6-year extension

Julio Jones

WR

Falcons

2019

5.31%

$188,200,000

$22,000,000

$23,168,969

3-year extension

Patrick Peterson

CB

Cardinals

2014

49.02%

$133,000,000

$14,010,000

$20,878,060

5-year extension

Lane Johnson

OT

Eagles

2019

5.31%

$188,200,000

$18,000,000

$18,956,429

4-year extension

Bobby Wagner

LB

Seahawks

2019

5.31%

$188,200,000

$18,000,000

$18,956,429

3-year extension

Christian McCaffrey

RB

Panthers

2020

None

$198,200,000

$16,000,000

N/A

4-year extension

Zack Martin

OG

Cowboys

2018

11.85%

$177,200,000

$14,000,000

$15,659,143

6-year extension

Kevin Byard

S

Titans

2019

5.31%

$188,200,000

$14,100,000

$14,849,203

5-year extension

Brandon Linder

C

Jaguars

2017

18.68%

$167,000,000

$10,340,600

$12,272,497

5-year extension

Travis Kelce

TE

Chiefs

2016

27.65%

$155,270,000

$9,195,000

$11,737,290

5-year extension

Justin Tucker

P/K

Ravens

2019

5.31%

$188,200,000

$5,000,000

$5,265,675

4-year extension

Offense

Quarterback

The Chiefs are reportedly going to focus on 2018 NFL MVP Patrick Mahomes’ contract extension after the upcoming NFL Draft. Mahomes should become the league’s first $40 million per year player when he signs a new contract.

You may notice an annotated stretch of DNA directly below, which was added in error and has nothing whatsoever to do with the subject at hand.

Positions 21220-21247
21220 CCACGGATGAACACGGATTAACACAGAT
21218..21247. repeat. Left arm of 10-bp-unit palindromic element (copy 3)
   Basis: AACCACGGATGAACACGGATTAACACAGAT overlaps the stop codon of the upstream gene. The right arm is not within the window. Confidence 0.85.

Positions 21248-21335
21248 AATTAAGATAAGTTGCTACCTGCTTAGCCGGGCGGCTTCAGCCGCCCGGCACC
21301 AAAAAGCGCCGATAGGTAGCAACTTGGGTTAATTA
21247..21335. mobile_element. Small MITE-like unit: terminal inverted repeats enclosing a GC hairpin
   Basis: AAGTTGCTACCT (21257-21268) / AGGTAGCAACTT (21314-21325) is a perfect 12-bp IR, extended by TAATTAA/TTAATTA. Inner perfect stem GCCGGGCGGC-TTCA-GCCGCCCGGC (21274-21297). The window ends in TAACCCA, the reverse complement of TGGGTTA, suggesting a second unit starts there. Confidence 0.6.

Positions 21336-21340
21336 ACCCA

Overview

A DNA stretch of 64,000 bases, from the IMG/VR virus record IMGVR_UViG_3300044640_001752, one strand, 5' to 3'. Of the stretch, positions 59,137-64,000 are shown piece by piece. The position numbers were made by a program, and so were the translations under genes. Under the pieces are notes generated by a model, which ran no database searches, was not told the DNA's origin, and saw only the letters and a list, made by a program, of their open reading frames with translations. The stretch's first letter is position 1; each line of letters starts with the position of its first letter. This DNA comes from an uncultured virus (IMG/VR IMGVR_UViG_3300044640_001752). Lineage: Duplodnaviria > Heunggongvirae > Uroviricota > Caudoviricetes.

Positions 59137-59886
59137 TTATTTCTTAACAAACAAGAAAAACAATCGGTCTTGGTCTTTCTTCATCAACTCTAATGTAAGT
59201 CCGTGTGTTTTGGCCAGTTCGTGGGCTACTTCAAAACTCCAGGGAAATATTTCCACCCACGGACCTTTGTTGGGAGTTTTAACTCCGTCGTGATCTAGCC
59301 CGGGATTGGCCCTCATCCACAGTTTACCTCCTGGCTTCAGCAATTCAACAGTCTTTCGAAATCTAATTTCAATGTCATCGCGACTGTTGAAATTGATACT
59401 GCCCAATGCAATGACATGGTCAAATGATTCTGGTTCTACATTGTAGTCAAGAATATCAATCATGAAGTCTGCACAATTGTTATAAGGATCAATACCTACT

Running back

Christian McCaffrey’s $16 million per year comes in ahead of Ezekiel Elliott’s $15,797,024 adjusted average yearly salary in the six-year, $90 million contract extension he received from the Cowboys last September to end his holdout. 2018 NFL Offensive Rookie of the Year Saquon Barkley is the best bet to raise the salary bar for running backs. He becomes eligible for an extension at the conclusion of the 2020 regular season. Barkley had a league best 2,028 yards from scrimmage (combined rushing and receiving yards) as a rookie in 2018 but was slowed by a high ankle sprain last season. Barkley still had 1,003 rushing yards last season despite missing three games. The Giants won’t have to contend with paying Barkley while a high priced quarterback is already on the books. 2019 sixth overall pick Daniel Jones will be entering the third year of his cost effective rookie contract in 2021. 

Wide receiver

Julio Jones re-setting the wide receiver market was expected. A three-year extension averaging $22 million per year containing $64 million fully guaranteed when Jones had two years left on contract wasn’t. Part of Texans head coach Bill O’Brien’s justification for trading DeAndre Hopkins to the Cardinals was he wanted his contract addressed. Adding two new years so Hopkins is under contract through the 2024 season where his cash over the five years mirrors Jones’ five year total of just over $87 million would essentially be a two-year extension averaging $23.5 million per year.